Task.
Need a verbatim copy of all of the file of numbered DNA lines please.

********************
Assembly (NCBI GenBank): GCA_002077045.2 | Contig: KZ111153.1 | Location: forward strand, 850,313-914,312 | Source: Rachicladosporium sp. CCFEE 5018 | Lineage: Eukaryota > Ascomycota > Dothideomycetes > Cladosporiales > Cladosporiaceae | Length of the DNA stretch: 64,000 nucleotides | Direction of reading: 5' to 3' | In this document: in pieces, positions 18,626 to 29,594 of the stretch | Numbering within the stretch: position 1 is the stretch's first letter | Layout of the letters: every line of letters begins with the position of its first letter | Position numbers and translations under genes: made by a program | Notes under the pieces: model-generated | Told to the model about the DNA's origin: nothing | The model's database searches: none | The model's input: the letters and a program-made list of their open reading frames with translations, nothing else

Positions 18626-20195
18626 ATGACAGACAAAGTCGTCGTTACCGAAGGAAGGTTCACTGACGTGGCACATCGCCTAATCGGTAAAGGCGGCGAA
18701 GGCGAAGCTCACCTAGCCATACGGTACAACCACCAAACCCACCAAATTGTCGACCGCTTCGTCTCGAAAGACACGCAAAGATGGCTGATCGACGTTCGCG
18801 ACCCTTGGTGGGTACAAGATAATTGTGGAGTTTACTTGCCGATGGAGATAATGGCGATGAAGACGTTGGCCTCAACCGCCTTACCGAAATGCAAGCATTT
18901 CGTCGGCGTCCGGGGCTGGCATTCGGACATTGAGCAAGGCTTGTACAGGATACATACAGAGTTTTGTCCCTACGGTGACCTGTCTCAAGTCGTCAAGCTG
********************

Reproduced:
Assembly (NCBI GenBank): GCA_002077045.2 | Contig: KZ111153.1 | Location: forward strand, 850,313-914,312 | Source: Rachicladosporium sp. CCFEE 5018 | Lineage: Eukaryota > Ascomycota > Dothideomycetes > Cladosporiales > Cladosporiaceae | Length of the DNA stretch: 64,000 nucleotides | Direction of reading: 5' to 3' | In this document: in pieces, positions 18,626 to 29,594 of the stretch | Numbering within the stretch: position 1 is the stretch's first letter | Layout of the letters: every line of letters begins with the position of its first letter | Position numbers and translations under genes: made by a program | Notes under the pieces: model-generated | Told to the model about the DNA's origin: nothing | The model's database searches: none | The model's input: the letters and a program-made list of their open reading frames with translations, nothing else

Positions 18626-20195
18626 ATGACAGACAAAGTCGTCGTTACCGAAGGAAGGTTCACTGACGTGGCACATCGCCTAATCGGTAAAGGCGGCGAA
18701 GGCGAAGCTCACCTAGCCATACGGTACAACCACCAAACCCACCAAATTGTCGACCGCTTCGTCTCGAAAGACACGCAAAGATGGCTGATCGACGTTCGCG
18801 ACCCTTGGTGGGTACAAGATAATTGTGGAGTTTACTTGCCGATGGAGATAATGGCGATGAAGACGTTGGCCTCAACCGCCTTACCGAAATGCAAGCATTT
18901 CGTCGGCGTCCGGGGCTGGCATTCGGACATTGAGCAAGGCTTGTACAGGATACATACAGAGTTTTGTCCCTACGGTGACCTGTCTCAAGTCGTCAAGCTG